What can we learn from the Flint water emergency? (with related video)
Government neglect played a part in the Flint, Mich., water debacle. Public sector officials — including the top Environmental Protection Agency administrator in the Midwest and Michigan’s Republican governor, Rick Snyder — are accused of not paying attention to, denying or covering up water quality concerns that left thousands exposed to toxic lead in their drinking water for up to 18 months.
A Washington Post columnist has blamed Michigan Republican Governor Rick Snyder for the disaster. President Obama committed $5 million to Flint two weeks ago when he officially declared the Flint water crisis to be a federal emergency. Celebrities like Matt Damon and Jimmy Fallon have weighed in on the crisis.
The Urban Institute (UI) urges that the federal government get more involved in solving Flint’s toxic water issues. Experts at the Washington, D.C. research organization say that the federal government’s $5 million in immediate aid for clean water and exploring health services is a good start for the people of Flint. “Working with communities to plan for better infrastructure, funding those developments, and adequately enforcing environmental laws will help reduce the number of future similar crises from becoming disasters,” say UI researchers.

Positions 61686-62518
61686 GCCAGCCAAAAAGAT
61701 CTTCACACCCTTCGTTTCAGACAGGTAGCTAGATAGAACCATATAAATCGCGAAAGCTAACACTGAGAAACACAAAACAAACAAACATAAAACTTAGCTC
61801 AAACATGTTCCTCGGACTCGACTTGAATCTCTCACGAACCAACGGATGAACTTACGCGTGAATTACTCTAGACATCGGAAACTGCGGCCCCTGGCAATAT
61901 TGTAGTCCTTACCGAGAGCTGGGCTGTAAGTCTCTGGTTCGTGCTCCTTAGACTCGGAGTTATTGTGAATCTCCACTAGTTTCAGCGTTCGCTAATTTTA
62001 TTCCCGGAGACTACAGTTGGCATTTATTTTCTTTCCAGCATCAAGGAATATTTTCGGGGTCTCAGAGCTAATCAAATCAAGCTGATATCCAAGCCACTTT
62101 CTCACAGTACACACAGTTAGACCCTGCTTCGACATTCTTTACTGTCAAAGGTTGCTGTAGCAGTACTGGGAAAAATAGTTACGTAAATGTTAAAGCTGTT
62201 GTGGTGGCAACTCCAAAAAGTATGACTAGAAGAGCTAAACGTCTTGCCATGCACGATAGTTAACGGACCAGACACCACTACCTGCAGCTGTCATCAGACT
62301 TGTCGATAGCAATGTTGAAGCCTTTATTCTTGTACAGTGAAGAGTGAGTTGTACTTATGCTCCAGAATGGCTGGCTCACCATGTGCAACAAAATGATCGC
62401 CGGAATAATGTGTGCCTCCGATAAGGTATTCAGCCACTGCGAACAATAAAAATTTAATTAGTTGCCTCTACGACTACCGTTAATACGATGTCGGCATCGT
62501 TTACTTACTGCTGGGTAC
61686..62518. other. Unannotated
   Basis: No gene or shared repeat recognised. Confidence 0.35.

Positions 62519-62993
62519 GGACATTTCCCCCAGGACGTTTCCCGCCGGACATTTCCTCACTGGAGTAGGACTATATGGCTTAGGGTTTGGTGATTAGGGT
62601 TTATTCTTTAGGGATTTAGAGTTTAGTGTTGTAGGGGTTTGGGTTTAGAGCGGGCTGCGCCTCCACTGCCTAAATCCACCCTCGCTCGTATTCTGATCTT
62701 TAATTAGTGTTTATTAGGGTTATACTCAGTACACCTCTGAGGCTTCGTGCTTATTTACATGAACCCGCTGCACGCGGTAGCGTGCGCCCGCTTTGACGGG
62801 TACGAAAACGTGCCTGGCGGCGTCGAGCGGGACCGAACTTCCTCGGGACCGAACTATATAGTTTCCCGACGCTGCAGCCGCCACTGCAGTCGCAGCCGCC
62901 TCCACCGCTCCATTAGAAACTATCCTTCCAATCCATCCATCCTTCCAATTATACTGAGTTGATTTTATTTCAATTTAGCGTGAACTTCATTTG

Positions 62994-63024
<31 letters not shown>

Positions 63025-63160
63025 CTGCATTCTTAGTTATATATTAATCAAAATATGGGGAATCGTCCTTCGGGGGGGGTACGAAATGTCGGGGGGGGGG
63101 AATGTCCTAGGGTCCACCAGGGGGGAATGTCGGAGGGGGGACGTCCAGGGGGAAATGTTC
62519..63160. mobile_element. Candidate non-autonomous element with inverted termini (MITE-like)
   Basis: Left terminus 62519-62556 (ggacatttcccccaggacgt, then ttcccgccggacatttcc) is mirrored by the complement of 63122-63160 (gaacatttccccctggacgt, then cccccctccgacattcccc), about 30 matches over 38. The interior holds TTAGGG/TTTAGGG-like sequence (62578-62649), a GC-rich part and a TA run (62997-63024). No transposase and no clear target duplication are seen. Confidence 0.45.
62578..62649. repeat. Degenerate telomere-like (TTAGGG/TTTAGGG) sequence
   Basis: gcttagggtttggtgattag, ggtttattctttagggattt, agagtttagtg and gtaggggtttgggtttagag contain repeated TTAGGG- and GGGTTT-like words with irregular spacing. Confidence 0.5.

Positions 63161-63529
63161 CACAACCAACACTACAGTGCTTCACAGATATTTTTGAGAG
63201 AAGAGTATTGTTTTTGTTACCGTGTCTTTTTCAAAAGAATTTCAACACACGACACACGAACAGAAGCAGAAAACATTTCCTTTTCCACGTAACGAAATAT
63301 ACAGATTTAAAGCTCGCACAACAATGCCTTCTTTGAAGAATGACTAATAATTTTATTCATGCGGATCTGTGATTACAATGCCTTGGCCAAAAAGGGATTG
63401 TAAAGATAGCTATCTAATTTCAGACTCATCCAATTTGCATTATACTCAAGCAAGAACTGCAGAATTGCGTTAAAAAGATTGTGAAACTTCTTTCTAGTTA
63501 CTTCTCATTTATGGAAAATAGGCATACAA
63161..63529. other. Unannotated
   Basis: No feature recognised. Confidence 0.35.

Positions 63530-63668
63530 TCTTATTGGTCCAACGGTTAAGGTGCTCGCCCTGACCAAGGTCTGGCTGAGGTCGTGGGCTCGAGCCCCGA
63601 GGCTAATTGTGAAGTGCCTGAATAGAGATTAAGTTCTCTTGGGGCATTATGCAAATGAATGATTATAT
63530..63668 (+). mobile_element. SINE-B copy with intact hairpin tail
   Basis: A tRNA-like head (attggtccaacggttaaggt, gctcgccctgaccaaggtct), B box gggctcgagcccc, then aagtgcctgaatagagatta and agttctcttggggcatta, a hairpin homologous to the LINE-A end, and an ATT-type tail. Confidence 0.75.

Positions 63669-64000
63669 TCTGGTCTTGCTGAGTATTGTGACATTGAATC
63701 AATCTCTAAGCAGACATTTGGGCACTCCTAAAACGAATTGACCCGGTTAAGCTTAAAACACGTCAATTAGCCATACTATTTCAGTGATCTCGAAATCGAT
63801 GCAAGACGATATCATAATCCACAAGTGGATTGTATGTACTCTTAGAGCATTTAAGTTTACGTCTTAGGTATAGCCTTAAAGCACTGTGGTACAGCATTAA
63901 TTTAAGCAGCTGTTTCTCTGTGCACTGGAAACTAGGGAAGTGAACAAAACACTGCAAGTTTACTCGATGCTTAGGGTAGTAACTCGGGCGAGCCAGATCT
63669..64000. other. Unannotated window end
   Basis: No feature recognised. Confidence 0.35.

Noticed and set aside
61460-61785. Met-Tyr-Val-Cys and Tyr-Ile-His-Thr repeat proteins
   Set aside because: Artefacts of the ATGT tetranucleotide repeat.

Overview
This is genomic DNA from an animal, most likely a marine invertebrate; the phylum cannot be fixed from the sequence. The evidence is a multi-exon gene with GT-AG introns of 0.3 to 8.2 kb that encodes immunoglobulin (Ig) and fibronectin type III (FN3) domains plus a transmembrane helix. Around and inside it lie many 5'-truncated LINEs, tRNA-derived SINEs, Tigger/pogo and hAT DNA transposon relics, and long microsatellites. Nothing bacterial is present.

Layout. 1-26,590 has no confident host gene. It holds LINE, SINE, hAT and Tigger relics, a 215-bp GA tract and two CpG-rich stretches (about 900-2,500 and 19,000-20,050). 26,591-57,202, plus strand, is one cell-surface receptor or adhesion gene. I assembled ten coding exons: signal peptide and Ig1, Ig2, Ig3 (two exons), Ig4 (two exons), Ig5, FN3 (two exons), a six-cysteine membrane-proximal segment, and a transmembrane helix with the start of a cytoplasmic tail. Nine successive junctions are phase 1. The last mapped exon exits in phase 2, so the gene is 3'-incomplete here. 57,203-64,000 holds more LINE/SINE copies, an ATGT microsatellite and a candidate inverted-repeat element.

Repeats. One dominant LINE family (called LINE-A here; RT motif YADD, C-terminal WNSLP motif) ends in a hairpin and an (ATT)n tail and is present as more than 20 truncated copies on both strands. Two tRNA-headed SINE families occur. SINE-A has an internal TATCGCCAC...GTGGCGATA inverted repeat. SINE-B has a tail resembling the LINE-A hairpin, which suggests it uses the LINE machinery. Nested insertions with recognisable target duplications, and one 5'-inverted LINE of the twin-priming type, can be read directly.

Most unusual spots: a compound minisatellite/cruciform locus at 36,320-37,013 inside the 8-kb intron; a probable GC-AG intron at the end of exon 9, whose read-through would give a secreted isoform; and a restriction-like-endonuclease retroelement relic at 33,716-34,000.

The impact of synergistic effects has influenced the Flint water crisis, says Daniel Ferreira, assistant professor of environmental science at Kennesaw State University in Kennesaw, Georgia.
Ferreira tells GPN that a synergistic effect occurs when you have two things that are relatively harmless by themselves, but when combined, form a much more serious problem. “The lead pipes were not causing serious problems when Flint was using the Detroit water supply, because a coating had developed on the inside of the pipes that prevented the lead from leaching into the water. But the acidity of the Flint River water dissolved the coating inside the lead pipes and started to solubilize lead from the pipes into the water,” says Ferreira.
“Here you have two things that by themselves wouldn’t have been an issue, but in combination they created a disaster,” notes Ferreira. He adds, “What people should take away from this is that it can be dangerous to consider things in a vacuum. We should always be working diligently to consider the potential for interactions and unintended consequences that may arise due to these kinds of synergistic effects.”
In the video, CNN’s Sara Ganim explains the story behind the water crisis in Flint, Mich.